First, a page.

Predictive resting metabolic rate (RMR) equations are widely used to determine total daily energy expenditure (TDEE). However, it remains unclear whether these predictive RMR equations accurately predict TDEE in the athletic populations. This study published by the European Journal of Sport Science examines the accuracy of 10 commonly used RMR prediction equations in collegiate athletes, both men and women.
RMR was measured using indirect calorimetry and compared to the predicted RMR equations.
WHAT RMR EQUATIONS WERE INCLUDED IN THE STUDY?
This study examined 10 commonly used RMR prediction equations: Cunningham, De Lorenzo, Freire, Harris-Benedict, Mifflin St. Jeor, Nelson, Owen, Tinsley, Watson, and Schofield.
WHAT METHODS WERE USED?
One-hundred eighty-seven National Collegiate Athletic Association Division III men (n=97) and women (n = 90) athletes were recruited to participate in one day of metabolic testing. RMR was measured using indirect calorimetry and body composition was analyzed using air displacement plethysmography. A repeated measures ANOVA with Bonferroni post hoc analyses was selected to determine mean differences between measured and predicted RMR. Linear regression analysis was used to assess the accuracy of each RMR prediction method (p<0.05).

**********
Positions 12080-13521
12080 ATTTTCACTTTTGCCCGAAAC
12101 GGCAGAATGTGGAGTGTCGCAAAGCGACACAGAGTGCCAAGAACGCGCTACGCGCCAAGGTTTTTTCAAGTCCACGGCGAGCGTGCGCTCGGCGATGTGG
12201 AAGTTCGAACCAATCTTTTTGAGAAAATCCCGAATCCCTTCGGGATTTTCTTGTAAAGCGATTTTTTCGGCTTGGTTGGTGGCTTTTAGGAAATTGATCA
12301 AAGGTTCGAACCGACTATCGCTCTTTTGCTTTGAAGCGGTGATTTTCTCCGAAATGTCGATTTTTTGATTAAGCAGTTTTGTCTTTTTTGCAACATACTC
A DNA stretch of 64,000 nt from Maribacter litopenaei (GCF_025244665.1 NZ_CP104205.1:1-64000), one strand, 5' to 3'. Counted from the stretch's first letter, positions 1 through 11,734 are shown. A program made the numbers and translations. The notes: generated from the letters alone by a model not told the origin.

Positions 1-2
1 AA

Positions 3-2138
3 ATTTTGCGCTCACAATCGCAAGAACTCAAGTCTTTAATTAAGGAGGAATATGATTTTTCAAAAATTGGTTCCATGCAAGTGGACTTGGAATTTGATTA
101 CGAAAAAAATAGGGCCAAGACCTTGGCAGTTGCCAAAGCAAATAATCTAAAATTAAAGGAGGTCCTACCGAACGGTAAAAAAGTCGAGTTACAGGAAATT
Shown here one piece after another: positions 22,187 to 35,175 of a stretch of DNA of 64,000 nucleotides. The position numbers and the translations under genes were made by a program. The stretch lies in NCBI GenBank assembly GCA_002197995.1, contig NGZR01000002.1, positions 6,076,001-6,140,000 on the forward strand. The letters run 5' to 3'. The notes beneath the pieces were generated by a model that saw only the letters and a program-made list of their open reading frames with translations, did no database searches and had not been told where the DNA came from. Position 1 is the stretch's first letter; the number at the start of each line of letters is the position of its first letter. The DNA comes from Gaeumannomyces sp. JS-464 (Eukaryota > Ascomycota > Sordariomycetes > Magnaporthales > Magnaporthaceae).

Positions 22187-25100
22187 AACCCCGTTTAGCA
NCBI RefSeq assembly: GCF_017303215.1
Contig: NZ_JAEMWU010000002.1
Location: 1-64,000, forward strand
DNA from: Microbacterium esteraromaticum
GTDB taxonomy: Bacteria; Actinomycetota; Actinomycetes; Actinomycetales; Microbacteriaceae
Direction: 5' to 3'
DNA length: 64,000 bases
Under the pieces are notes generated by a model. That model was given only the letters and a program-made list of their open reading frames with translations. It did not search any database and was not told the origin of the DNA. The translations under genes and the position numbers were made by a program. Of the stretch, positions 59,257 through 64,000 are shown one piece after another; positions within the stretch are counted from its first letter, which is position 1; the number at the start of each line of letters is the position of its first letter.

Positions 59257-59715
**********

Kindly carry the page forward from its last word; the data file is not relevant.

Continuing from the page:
SO, ARE RMR PREDICTION EQUATIONS ACCURATE FOR ATHLETES?
In this particular group of collegiate athletes, all prediction equations significantly underestimated RMR (p<0.001), with the exception of the De Lorenzo and Watson equations (only for measuring RMR on athletic women only, p = 1.00). Because RMR equations may underestimate the actual energy requirements of athletes, the study suggests that “practitioners should interpret such values with caution”.
To download the full study from the European Journal of Sport Science, click here.